Before I started gardening, I thought I was fulfilled.
However, my Experiments with Plants directly and indirectly filled voids that I hadn't even recognised, lifting my happiness to a higher level.
This is a blog about a garden near London, England, and how it is changing my approach to life.
Friday, 21 January 2011
Plant Reproduction (21 JAN 2011)
My mother used to be a gardener, not in a prolific or overtly passionate way though. Her garden flourished gradually year by year. In fact, till my late teens, I was under the impression that she approached gardening as an extension of housework. Then one day I pruned her rhododendron bush because it kept getting tangled in the drying laundry. When I saw her almost in tears, too upset to scold, it dawned on me that plants meant more to her than she let on, however she's been suffering from kidney failure for the past few years which has distracted her attention. I try my best to maintain her garden (under her strict supervision) and to keep her interested in it, entertaining myself with a few experiments in there too, but this blog is about my own garden (where I do as I please).
These photos show the cuttings that I have taken from her garden to nurse in my own : pink rhododendron & lace-cap hydrangea, peachy tree peony, white & mauve magnolia, bright orange azalea, green-leaved pieris & culinary bay. Please note the fox protection, it's worked so far (Promise to my Garden no.3 - see previous post). I'm not sure if the cuttings have rooted or just been preserved by the cold, but they are looking healthy after a couple of months. I haven't given them a gentle tug to check for anchorage, as I would have done last year, because I'm going to trust Mother Nature and leave them be (Promise no.? - OK, I'll stop going on about the Promises). By taking a cutting and rooting it you are guaranteed to reproduce an identical plant to the parent. On the other hand, to combine desirable (or undesirable) characteristics of two different plants, sexual reproduction or hybridisation needs to take place, which occurs naturally with the help of insects transferring pollen from one flower to another. Most garden plants were originally hybridised from their wild ancestors, developing them to be bigger, with more attractive flowers and more disease resistant by careful selection of parents with particular genes.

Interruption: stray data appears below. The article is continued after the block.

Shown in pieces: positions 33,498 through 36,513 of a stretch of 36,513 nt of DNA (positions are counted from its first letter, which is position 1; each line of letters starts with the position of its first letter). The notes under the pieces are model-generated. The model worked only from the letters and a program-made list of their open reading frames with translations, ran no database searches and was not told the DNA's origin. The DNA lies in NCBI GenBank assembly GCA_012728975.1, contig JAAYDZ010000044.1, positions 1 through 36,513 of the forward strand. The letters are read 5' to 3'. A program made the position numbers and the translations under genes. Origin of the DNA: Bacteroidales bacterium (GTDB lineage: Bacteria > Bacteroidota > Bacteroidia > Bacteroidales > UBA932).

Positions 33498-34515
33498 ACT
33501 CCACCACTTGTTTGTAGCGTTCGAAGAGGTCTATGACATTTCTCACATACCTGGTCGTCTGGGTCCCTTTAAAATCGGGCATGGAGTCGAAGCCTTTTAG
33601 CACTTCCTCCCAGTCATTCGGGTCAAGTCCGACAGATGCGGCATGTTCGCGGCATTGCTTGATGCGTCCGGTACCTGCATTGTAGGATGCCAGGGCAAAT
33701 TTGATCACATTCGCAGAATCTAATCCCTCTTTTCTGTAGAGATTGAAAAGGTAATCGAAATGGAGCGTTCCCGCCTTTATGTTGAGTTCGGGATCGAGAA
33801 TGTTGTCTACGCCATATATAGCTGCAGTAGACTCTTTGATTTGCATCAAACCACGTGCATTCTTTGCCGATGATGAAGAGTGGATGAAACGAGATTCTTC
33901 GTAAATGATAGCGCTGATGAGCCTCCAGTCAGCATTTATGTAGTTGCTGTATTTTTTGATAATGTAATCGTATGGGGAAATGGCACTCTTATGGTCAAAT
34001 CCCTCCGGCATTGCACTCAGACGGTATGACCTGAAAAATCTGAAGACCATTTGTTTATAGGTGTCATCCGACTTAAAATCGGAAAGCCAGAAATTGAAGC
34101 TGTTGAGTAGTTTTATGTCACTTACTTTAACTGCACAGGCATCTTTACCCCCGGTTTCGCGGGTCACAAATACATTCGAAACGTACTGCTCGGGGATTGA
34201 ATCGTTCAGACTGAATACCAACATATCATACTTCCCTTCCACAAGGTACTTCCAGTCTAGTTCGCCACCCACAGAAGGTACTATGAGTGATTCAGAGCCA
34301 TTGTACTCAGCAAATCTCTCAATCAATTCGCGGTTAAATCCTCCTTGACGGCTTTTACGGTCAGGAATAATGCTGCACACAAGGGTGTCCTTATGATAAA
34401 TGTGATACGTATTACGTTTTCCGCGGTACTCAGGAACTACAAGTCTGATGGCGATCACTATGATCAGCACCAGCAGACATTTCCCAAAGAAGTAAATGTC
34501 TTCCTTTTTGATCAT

I knew roses have been bred for centuries, hybrid teas probably the most renowned, and found a couple of articles which have been written so comprehensively, that when read together, even a novice gardener could follow the step-by-step instructions to carry out their first trial in rose-breeding :
(1) When a rose is half open, remove it's own pollen sacs to turn it into a "mother".
(2) Collect powdery pollen from a different "father" rose and wipe it onto the sticky central stigma of the "mother".
(3) Wait for the rosehip fruit to develop & ripen, then cut it open and remove the seeds.
(4) In cold climates, store the seeds wrapped in wet tissue, sealed in a plastic bag, inside a fridge.
(5) After a month, check the seeds every week, replacing in the fridge till little roots can be seen.
(6) Plant the rose seedlings in soil.
I planned to try crossing my blood red and pure white roses in the summer, just to find out if they would produce pink or raspberry-rippled babies. I assumed that I could use the same method to breed foxgloves, but wondered if anyone had already dabbled in this specific field of botany. My suspicion that every thought that one could possibly think has already been thought about and posted on the internet was soon confirmed. I found two scientific papers written by the same person Wilfred Ernest Warren in 1917 & 1922. I delved further, and was stupefied with disbelief when I discovered that he was an engineer, who was keen on foxgloves, bred them and took measurements. He hypothesised that the conclusions from these breeding experiments might help us understand inherited diseases.
WILFRED ERNEST WARREN
Wilf Warren died suddenly on 6th May, 1976, shortly before his 80th birthday. By profession he
was an electrical engineer but since childhood he had a great interest in natural history, botany
in particular. His ﬁrst notebook was written up at the age of 7, and in adult life (in addition to
meticulous botanical records) he kept a naturalist’s diary which makes most interesting reading.